Louise Heaps, Head of Blue Economy, WWF

The Blue Economy has captured the attention of the world as nations and developers increasingly look to the ocean for new economic opportunities. Certainly, the ocean has great value, estimated by WWF to be worth $24 trillion, providing economic benefits of up to $2.5 trillion per annum[1]. The OECD has even projected a doubling of the ocean economy by 2030[2] – taken to include all economic sectors with a direct or indirect link to the ocean – with unprecedented development expected in coastal tourism, infrastructure, energy, biotechnology, transport and food production. Yet the ocean’s natural assets are already under enormous pressure and many are unfortunately in steep decline.

The 2018 Living Planet Report and 2019 IPBES report give us strong evidence of the impact of business-as-usual, not only on land, but increasingly on the Ocean and the ecosystems goods and services it provides. The IPCC’s Special Report on the Oceans and Cryosphere in a Changing Climate further outlines the stark implications of climate change for the many millions of people dependent on the ocean for their livelihoods and wellbeing.

What is clear is that the current development trajectory entails great risk for business and society as a whole, and therefore runs counter to the delivery of all 17 SDG s, including those focusing on the Zero Hunger, No Poverty, Livelihood Security, as well as the Ocean. Of particular concern is the wave of rapid and unsustainable growth projected in the already fragmented and damaged coastal areas – with infrastructure investments alone forecast to be in the trillions.

Put simply, our social and economic growth ambitions are dependent on healthy ecosystems and the goods and services they provide. We should therefore not be simply talking about ambitions for ‘blue growth’, but the need to secure a truly Sustainable Blue Economy, one that will minimise risks and build ocean resilience, particularly in the face of a changing and erratic climate.

We must therefore ask ourselves how can such ambitions for the blue economy be sustained when we risk further eroding the resource base on which it depends?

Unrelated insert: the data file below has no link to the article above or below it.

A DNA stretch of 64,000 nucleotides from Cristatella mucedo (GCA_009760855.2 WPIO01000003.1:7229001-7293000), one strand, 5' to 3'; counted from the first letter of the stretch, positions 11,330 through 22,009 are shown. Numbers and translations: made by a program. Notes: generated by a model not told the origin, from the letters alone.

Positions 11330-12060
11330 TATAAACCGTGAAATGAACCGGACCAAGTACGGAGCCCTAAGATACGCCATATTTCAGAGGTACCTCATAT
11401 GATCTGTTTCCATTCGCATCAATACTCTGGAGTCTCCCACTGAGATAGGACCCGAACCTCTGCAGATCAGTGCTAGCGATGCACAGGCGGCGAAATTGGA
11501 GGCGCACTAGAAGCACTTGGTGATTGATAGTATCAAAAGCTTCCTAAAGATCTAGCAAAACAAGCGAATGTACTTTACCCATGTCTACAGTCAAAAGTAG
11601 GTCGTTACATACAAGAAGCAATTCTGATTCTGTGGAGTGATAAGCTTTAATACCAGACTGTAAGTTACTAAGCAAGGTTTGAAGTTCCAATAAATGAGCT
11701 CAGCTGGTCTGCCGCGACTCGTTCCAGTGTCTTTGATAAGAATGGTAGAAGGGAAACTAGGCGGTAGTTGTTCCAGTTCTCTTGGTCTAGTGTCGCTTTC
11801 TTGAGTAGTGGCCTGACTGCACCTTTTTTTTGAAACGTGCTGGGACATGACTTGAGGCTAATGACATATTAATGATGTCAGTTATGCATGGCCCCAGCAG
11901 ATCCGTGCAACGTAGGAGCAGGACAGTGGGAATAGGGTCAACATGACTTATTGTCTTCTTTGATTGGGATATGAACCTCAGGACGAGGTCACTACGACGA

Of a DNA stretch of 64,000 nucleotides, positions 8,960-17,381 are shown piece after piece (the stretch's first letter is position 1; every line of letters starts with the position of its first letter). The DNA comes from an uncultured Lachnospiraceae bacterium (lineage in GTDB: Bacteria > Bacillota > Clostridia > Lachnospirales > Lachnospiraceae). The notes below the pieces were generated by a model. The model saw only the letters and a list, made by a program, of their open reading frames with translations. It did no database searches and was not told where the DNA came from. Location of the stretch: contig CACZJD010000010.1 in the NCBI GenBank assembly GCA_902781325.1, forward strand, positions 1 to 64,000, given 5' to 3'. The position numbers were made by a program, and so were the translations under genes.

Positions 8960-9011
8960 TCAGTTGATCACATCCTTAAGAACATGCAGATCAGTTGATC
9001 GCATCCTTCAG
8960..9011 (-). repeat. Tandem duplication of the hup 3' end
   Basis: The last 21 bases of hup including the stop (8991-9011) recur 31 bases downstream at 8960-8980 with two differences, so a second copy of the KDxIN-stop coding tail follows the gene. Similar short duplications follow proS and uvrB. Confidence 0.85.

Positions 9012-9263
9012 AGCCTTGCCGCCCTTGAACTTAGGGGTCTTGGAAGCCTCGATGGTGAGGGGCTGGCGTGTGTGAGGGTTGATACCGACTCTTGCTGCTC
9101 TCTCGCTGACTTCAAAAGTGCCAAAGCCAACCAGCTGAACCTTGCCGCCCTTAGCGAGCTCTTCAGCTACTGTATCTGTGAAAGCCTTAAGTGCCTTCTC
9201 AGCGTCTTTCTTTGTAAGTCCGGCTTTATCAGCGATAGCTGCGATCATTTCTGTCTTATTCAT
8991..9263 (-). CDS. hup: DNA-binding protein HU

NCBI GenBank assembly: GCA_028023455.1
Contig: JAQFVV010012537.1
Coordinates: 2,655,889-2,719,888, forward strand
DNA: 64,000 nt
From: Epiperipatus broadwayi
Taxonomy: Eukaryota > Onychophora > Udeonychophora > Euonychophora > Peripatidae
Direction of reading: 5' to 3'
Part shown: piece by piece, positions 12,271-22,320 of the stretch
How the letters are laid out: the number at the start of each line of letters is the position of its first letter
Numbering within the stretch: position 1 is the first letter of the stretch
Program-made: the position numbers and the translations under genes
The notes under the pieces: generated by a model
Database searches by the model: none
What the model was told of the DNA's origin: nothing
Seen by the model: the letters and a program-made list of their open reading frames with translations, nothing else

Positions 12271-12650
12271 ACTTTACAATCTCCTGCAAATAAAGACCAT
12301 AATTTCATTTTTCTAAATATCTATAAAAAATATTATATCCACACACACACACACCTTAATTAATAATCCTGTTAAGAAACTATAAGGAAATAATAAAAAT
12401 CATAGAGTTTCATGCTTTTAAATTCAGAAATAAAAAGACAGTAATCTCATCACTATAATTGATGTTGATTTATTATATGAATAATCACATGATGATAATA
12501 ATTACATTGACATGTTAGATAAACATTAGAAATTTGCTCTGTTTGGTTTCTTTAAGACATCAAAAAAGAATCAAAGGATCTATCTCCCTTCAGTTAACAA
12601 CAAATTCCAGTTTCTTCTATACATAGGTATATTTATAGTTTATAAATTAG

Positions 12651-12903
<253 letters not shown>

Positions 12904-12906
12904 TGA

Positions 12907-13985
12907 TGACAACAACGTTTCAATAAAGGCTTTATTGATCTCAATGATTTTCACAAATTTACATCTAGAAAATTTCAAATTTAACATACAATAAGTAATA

In order to achieve a sustainable blue economy in line with the SDGs, and particularly SDG14 (Oceans), we urgently need to start aligning incentives and capital towards a shared vision for a Sustainable Blue Economy, one which:

  • Provides social and economic benefits for current and future generations;
  • Restores, protects and maintains diverse, productive and resilient marine ecosystems; and is
  • Based on clean technologies, renewable energy and circular material flows.

This is why WWF, the European Commission, the European Investment Bank (EIB), and the World Resources Institute (WRI) developed and launched the Sustainable Blue Economy Finance Principles in October 2018, the world’s first global framework designed to guide future ocean-based finance towards the most sustainable development pathways possible. If widely adopted, these principles could help transform the way in which humanity is managing the ocean’s resources; showing how profitability must go hand-in-hand with environmental and social stewardship.

The transition to a sustainable blue economy will also requires innovation and partnership on a scale not seen before, creating portfolios that align with SDG14. Alongside redirecting mainstream finance, new forms of finance, incentives and disincentives will need to be created to ensure that finance is targeted at sustainable development. To enable this, stronger regulation and industry-specific targets, measures and guidelines will be required.

Most importantly, whilst seeking new opportunities for the blue economy, the public and private sector alike must urgently invest in the restoration and effective management of ocean habitats and ecosystems, particularly those which secure human wellbeing by providing coastal protection, sequestering carbon dioxide and underpinning essential breeding and feeding grounds for fish populations. If resourced and implemented effectively, many of the necessary governance tools, regulations and approaches to build ocean resilience and improve long-term investment opportunities already exist. Certainly, smart strategic marine spatial planning and marine protected areas can no longer be seen as a nice to have. They must instead be viewed as essential investments necessary to secure national economies and business prospects in the long-term.

This is a critical moment in time. If the world is to secure a healthy ocean and the significant  benefits and opportunities that this will provide, we must choose development pathways that restore, protect and effectively manage our ocean’s natural capital, collaborating in new ways to deliver a truly sustainable blue economy.

[1] Hoegh-Guldberg, O., Beal, D. and Chaudhry, T. (2015) Reviving the Ocean Economy: the case for action–2015. Gland, Geneva: WWF International. <//www.worldwildlife.org/publications/reviving-the-oceans-economy-the-case-for-action-2015>

[2] OECD (2016) The Ocean Economy in 2030. OECD Publishing, Paris. <//doi.org/10.1787/9789264251724-en>